So, a small business just needs a laptop for each employee, and one or two spares in the closet. That is, assuming they can run entirely off the cloud. For a true cloud-based company the only local infrastructure they would require is a WiFi access point, and maybe a consultant to help set it all up. Compared to the cost of backing up, virus protecting, encrypting, and provisioning replacement laptops, it is a bargain. Now, if your small business skimps on that stuff then they could do it cheaper with a bunch of consumer laptops, but then you're rolling the dice anytime somebody loses a laptop (or browses the web with outdated antivirus), and your employees will spend a lot of time tweaking their desktops any time they get a new system.

Oh, and employees can swap laptops without the risk of them getting into each other's data - the secure boot process ensures that nobody has root without you knowing about it, and individual home dirs are encrypted.

I'm not saying Chrome is without fault or limitation - clearly it isn't going to work for everybody yet - at least not 100%. However, if I were running a small business not in the IT domain, I'd probably strongly consider it. Drive down the street on the way to work and 95% of the places you pass probably don't need any software on the desktop that can't run in a web browser these days.

Re:What is the point? (2)

drinkypoo (153816) | more than 2 years ago | (#36995336)

It's the market which has one or more laptops only used for websurfing. You know, like most people who have a laptop today. I guess it's weird to serve "most people" when you could serve a niche. No, wait, that's not weird at all. You are.

Re:What is the point? (1)

tlhIngan (30335) | more than 2 years ago | (#36997758)

It's the market which has one or more laptops only used for websurfing. You know, like most people who have a laptop today. I guess it's weird to serve "most people" when you could serve a niche. No, wait, that's not weird at all. You are.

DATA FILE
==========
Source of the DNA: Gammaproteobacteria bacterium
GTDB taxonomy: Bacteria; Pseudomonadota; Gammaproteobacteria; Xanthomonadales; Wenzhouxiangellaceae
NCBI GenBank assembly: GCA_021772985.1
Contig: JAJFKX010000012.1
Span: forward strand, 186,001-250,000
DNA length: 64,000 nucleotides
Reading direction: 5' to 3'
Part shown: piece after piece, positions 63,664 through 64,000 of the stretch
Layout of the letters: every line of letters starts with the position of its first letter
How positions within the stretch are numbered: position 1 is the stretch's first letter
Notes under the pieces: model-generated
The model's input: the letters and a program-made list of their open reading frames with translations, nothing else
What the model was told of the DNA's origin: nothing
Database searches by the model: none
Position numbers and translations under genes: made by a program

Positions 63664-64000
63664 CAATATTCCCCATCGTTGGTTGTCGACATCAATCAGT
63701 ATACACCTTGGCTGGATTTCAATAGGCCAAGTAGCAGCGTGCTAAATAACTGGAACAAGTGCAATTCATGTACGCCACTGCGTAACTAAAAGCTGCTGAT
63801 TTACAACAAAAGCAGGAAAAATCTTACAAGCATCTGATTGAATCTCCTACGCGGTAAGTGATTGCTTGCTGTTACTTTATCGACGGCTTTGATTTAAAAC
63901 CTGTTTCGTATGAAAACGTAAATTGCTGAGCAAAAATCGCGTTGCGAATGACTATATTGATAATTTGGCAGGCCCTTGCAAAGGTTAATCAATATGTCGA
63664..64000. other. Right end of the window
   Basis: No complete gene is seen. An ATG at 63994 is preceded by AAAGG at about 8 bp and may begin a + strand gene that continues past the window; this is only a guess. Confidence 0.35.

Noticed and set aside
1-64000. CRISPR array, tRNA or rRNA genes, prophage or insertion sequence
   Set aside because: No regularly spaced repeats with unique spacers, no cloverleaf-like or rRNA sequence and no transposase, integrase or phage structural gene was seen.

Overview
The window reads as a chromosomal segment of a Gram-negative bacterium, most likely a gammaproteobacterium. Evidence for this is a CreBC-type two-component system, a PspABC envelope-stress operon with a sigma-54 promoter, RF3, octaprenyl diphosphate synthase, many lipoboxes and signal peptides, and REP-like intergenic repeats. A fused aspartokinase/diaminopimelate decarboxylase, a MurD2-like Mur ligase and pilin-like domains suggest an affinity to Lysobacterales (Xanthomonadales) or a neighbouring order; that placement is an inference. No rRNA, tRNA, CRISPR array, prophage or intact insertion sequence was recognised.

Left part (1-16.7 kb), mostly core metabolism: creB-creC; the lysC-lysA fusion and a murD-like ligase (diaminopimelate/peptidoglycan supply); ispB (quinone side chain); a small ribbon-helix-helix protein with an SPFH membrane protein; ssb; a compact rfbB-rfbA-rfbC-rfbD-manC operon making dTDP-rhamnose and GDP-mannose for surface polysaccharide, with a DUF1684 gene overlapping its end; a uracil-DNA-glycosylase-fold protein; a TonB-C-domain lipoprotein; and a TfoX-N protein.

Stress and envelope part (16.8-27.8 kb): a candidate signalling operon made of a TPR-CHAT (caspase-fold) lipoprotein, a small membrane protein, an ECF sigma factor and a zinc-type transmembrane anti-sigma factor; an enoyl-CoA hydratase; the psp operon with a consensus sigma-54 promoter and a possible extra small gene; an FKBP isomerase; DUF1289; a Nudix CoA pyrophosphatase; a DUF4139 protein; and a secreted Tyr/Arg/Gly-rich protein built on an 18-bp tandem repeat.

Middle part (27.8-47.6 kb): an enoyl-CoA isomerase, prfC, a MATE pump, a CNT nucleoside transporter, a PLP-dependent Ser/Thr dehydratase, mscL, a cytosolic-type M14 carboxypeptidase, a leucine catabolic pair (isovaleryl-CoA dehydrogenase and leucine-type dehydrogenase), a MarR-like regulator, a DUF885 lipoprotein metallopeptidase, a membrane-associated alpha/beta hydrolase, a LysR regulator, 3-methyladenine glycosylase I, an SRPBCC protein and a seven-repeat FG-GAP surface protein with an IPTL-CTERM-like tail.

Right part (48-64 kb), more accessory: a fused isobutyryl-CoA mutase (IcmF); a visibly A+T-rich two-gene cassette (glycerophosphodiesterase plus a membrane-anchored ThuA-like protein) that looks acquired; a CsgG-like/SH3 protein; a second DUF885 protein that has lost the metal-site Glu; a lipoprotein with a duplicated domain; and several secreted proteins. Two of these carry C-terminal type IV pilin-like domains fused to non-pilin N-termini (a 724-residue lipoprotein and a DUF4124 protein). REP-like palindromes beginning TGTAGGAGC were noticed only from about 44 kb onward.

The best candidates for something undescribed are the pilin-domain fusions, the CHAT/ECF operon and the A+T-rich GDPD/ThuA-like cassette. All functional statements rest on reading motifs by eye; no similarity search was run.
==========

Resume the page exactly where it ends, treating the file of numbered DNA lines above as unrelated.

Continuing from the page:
So instead of buying a netbook for $300, I can have a locked-down netbook (ChromeOS is locked down walled garden, after all) for the same price.

Geez. When Apple does it, it's bad. When Google does it, it's good? (Especially since, well, an Android device shows up as mass storage...).

selling points (1)

jDeepbeep (913892) | more than 2 years ago | (#36995798)

Last I checked, the featureset includes:
  • powers on and is online in < 10 secs
  • documents, prefs (read: same experience anywhere, multiple user machines), and apps stored in cloud
  • wifi and 3G
  • an app store (they call it chrome web store or something like that)
  • supposedly very secure

Maybe someone who actually has one can fill in the blanks here.

Re:selling points (0)

Anonymous Coward | more than 2 years ago | (#37000450)

Why Chromebook sounds nice:

Having all of our business users be able to swap machines at will and retain all their data is pretty attractive. We run a small business that gives users a lot of control over their machines, so having something that doesn't need antivirus patches and whatnot is attractive as well. The work we do is very cloud oriented already, so there's not much to do offline.

The instant on and Just Works promise is attractive at that price point - a Macbook Air could do that, but it's ~3x more expensive.


Not enough core applications to do it. Robust offline doc editing and interoperability with microsoft doc formats (ie, reading the comments on a Word Doc) is essential.

Re:What is the point? (1)

herojig (1625143) | more than 2 years ago | (#36996706)

There is a donkey in the last frame of that video, yet the pseudo scientist intellectual points to horse shit. I want to know why.